How Saniona Brings New Therapies to the Rare Disease Community
Saniona’s Commitment to Rare Diseases:
There are more than 7,000 known rare diseases yet fewer than 10% have FDA-approved treatments. Moreover, 50% of rare diseases affect children, 30% of whom will die before the age of 5. It is because of the tremendous need for treatment options that Saniona decided to focus on discovering, developing and delivering innovative treatments to people with rare diseases around the world. Bringing new therapies to the rare disease community can be a lengthy process that can take up to 15 years, 2.3 years longer than the average time required for all new therapies. But the FDA has created incentives to shorten this timeline.
The FDA may grant Orphan Drug Designation to therapies intended to treat rare diseases, conditions that affect less than 200,000 people. The European Medicines Agency (EMA) also grants orphan designation to therapies that treat diseases that affect fewer than 5 in 10,000 people across the European Union (EU). The designation qualifies the sponsor of the therapy for various development incentives, including tax credits and elimination/reduction of FDA/EMA license application fees.
Up to 10,000 compounds may be evaluated during the drug discovery process just to get five that may work to treat the disease and advance into the clinical development process.
Selected compounds undergo a variety of tests before being evaluated in humans, which include understanding the potential side effects and formulation (i.e., will be a tablet, capsule, injection, etc.).
A company submits an Investigational New Drug (IND) application to the FDA outlining preclinical trial results and clinical trial design intended to further test the efficacy and safety of the therapy. In the EU, a Clinical Trial Application (CTA) is submitted.
Companies can request expedited FDA and/or EMA review of new therapies through fast track and other programs.
For a therapy to be approved, it generally must pass a three-phase clinical trial process. In some instances, phases of the trial may be combined (i.e., Phase 1 and Phase 2 trials combined, or Phase 2 and Phase 3 trials combined). The number of patients participating in a rare disease clinical trial will vary. Phase 1 typically involves a small number of patients (~10) while Phase 2 and 3 can range from 20 to 100 patients. For common diseases, Phase 3 trials can include 100s to 1000s of patients. Additionally, in many rare disease trials all participants will receive the experimental therapy as there is no approved therapy to compare to (this is known as a single-arm trial).
This is the first study in humans to evaluate whether the therapy may be effective and identify potential side effects.
Evaluate dosage and efficacy and continue to monitor for side effects.
Several months to two years
Confirm that the therapy is safe, effective and beneficial.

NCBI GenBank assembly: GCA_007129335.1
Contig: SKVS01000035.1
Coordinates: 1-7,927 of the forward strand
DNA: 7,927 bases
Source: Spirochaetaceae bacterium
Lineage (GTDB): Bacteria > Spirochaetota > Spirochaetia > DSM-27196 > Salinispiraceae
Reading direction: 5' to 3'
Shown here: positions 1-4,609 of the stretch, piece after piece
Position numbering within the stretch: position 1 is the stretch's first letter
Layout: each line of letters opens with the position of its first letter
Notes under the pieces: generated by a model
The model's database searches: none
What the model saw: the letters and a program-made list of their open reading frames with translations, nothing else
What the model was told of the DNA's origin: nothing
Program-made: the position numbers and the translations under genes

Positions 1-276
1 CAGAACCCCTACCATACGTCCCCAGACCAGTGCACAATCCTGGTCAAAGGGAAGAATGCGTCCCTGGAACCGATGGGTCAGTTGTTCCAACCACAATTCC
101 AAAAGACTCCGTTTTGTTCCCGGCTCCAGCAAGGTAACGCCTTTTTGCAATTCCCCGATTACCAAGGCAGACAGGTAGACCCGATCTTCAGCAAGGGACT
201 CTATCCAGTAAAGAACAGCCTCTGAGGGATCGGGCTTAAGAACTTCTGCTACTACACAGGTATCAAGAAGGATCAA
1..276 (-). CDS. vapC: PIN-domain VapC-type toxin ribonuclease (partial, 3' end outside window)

One to four years
Saniona is collaborating with patient advocacy organizations worldwide to ensure that insights from the rare disease community are incorporated into our clinical trial strategies.
Submission for Approval
A company submits a New Drug Application (NDA) to the FDA or Marketing Authorisation Application (MAA)to the EMA, including all clinical research data, to request approval of the therapy.
Timelines for approval will vary but are typically 6 to 10 months. In addition to reviewing all data, the agencies will agree to the product label, which outlines the basis for approval and how best to use the therapy. The facilities where the therapy will be manufactured will also be inspected
Approval is granted by the FDA or European Commission if the therapy is determined effective and safe and if the benefits of the therapy outweigh the risks of the side effects. Some companies may be required to submit a Risk Evaluation and Mitigation Strategy (REMS) to provide additional reporting to ensure that the benefits of a treatment continue to outweigh the risk as a condition of approval.
Following approval, there is a highly coordinated process that involves collaboration with payers, policy makers, healthcare providers and others to get treatments to patients. Saniona is committed to helping ensure patients have access to our treatments.
A company conducts post-marketing studies – also known as Phase 4 – to gain additional insights about the risk and benefits of the therapy. If important new information is uncovered, the drug label is updated.
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- European Medicines Agency. Committee for Orphan Medicinal Products (COMP). https://www.ema.euro-pa.eu/en/committees/committee-orphan-medicinal-products-comp#:~:text=In%20the%20European%20Union%20(EU,10%2C000%20people%20across%20the%20EU.&text=An%20orphan%20designation%20allows%20a,is%20placed%20on%20the%20market. Last accessed February 2021.
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